Open blockchain protocols are generally based on open-source software, where intellectual property rights (patent, copyright, trademark) are generally not pursued. But when software developers build decentralized applications on top of open, distributed platforms, questions of IP ownership soon follow.
Additionally, building a product or service “on the block” requires savvy entrepreneurs and owners to manage and leverage trademark and trade secret rights and protections. Our panel will explore all of these essential topics.
For the first time ever, SXSW will include a specific blockchain track.
During Blockchain & Cryptocurrency Track sessions, hear from educators, technologists, investors, creators and industry leaders as they explore the ways in which blockchain technologies are being deployed and discover the power of digital currencies that are fueling the exponential rise of this technology across all industries.
We will chart the path from pre-Bitcoin computer science breakthroughs, to Bitcoin and the rise of alternative currencies, through Ethereum and the rise of smart contracts, arriving at the present day explosion of tokens, enterprise networks, and regulations governing blockchain and cryptocurrencies.
6:30 – 6:45 pm: Networking
6:45 – 8:00 pm: Introductions and Panel Discussion
8:00 – 8:30 pm: Q&A and Networking
Meet the Panelists:
Jagathi Gururajan, Technology Executive, High Growth Global Companies
Tonya M. Evans, Chair, IP & Technology Online Programs, University of New Hampshire
Lindsay Nuon, Founder, Women of Color in Blockchain
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When I fell down the proverbial rabbit hole of the cryptocurrency and blockchain ecosystem, I had no idea I’d turn into part-expert, part-evangelist. But here I am. And because you found your way to this post, here you are too! So we are in great company.
Blockchain Education @ UNH Law
After spending the better part of every waking hour fully immersed in the space by writing, speaking and crafting a curriculum and program, we are starting to enjoy the fruits of our labor here at UNH Law in launching a host of innovative course offerings in partnership with iLaw Ventures (a BARBRI company).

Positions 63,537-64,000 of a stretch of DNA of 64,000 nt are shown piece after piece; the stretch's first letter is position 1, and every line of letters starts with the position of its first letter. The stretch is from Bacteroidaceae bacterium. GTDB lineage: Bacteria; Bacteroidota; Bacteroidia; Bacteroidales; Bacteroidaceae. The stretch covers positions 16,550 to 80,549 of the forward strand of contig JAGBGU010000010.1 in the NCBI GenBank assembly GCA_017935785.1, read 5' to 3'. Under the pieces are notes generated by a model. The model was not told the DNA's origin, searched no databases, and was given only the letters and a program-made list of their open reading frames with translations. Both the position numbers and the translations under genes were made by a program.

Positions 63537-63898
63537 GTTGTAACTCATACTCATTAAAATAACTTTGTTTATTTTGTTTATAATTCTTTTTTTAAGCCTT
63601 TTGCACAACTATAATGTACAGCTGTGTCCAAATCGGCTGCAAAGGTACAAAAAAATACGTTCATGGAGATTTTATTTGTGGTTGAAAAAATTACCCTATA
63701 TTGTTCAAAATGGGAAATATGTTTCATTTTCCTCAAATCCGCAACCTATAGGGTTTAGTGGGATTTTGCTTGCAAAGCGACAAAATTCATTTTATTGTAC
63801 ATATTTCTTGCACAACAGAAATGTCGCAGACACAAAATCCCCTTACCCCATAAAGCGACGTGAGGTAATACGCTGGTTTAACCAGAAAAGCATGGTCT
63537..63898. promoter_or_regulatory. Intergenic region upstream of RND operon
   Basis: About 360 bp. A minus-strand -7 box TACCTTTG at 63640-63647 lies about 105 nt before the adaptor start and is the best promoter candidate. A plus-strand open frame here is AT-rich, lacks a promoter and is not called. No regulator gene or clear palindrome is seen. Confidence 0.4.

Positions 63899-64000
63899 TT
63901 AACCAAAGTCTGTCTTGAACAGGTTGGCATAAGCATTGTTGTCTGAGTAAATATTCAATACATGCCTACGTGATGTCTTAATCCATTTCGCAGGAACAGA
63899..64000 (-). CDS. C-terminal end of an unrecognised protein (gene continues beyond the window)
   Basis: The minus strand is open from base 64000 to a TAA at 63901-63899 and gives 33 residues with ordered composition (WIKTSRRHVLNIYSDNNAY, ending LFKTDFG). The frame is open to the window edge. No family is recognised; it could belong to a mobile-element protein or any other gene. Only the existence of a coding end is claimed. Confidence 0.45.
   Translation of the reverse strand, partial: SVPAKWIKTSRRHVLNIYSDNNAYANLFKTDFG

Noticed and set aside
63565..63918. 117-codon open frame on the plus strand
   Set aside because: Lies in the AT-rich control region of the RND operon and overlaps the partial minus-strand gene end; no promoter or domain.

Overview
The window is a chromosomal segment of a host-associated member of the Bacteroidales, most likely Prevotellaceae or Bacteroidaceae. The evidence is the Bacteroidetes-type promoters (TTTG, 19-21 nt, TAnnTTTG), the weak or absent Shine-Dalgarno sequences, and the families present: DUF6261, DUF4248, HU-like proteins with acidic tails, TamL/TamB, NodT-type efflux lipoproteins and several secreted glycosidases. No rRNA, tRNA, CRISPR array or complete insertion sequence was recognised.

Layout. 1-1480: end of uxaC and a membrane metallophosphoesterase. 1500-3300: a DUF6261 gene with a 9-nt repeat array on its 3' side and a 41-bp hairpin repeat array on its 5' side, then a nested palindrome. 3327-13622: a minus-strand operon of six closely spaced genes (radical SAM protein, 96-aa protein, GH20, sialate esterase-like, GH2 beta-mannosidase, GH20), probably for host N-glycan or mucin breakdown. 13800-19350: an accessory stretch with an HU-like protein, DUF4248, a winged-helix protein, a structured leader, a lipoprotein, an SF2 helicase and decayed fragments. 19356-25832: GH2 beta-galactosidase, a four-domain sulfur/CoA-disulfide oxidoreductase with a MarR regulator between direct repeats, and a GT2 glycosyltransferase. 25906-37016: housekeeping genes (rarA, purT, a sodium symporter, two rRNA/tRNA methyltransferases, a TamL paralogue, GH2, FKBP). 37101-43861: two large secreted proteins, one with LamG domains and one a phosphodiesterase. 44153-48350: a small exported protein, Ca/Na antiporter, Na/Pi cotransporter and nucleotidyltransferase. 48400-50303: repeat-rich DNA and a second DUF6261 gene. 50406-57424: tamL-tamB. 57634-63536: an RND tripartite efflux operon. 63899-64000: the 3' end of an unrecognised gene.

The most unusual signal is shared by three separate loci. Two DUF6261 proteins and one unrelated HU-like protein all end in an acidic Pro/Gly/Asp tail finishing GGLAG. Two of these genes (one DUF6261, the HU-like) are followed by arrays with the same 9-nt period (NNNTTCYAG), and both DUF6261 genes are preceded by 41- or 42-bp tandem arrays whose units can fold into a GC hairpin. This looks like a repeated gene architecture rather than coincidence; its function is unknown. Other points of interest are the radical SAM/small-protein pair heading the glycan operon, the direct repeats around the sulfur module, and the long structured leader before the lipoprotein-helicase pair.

Education about blockchain, cryptocurrencies and other crypto assets, is essential. This is especially true for entrepreneurs, law students, lawyers and business professionals, as the blockchain community continues to develop the infrastructure of Web 3.0.
“A crypto winter for the price is a crypto summer for attorneys,” said Jason Civalleri, adjunct professor at the University of New Hampshire Law School. “As the price sinks, you have a lot of demand for legal services.”
That’s why UNH Law is rushing to offer a new certificate program in blockchain and cryptocurrency. As exclusively told to CoinDesk, over 100 students have expressed interest in the program, which will feature of slew of industry players as guest lecturers – including Hester Peirce of the U.S. Securities and Exchange Commission, Ethereum Foundation researcher Vlad Zamfir and MyCrypto CEO Taylor Monahan.
Today, Monday, December 17, 2018, Professor Tonya M. Evans will join Wharton Business Radio host, professor and author, Kevin Warbach, for the “After the Blockchain Bubble” episode to discuss the future of blockchain and cryptocurrency.
UNH Law has been a Top-10 ranked intellectual property (IP) program ever since U.S. News & World Report began ranking IP programs 27 years ago. Now, UNH Law is proud to pioneer the study of the next frontier of IP innovation: blockchain.
SHOW DESCRIPTION: Cryptocurrency prices have crashed and blockchain applications have not gained traction. What comes next? Will we look back on this time as the end of an overhyped fad, or a speed bump in the development of a major technological revolution? Wharton Professor Kevin Werbach talks with seven experts in a variety of fields all relating to different aspects of blockchain. Together we’ll discuss the future of blockchain and cryptocurrency. Kevin Werbach is the author of “The Blockchain and the New Architecture of Trust” and a Professor of Legal Studies and Business Ethics at the Wharton School.
I know it’s not over yet, but 2018 has already been one filled with amazing opportunities, experiences and accomplishments for me. I joined the phenomenal faculty at the University of New Hampshire School of Law (formerly Franklin Pierce Law Center) in the fall of 2017. Since that time it has been planes, trains, and automobiles.
It feels like I created my own “Where in the world is Professor Evans” game as I traveled the world to share my experiences and expertise about the intersections of intellectual property and technology, with a decided focus on blockchain and IP. Reminds me a lot of my life before law school when I traveled the world as a professional tennis player. So I guess all of my experiences have prepared me for this moment in time.
I was thrilled to be one of the faculty members featured in this month’s Franklin Pierce IP News, which highlights some of the impressive accomplishments of UNH Law faculty. My highlight focused on a recent nomination by Judge Patricia Elaine Campbell-Smith, and appointment by Chief Judge Margaret M. Sweeney, to the IP Committee of the Advisory Council to the US Court of Federal Claims.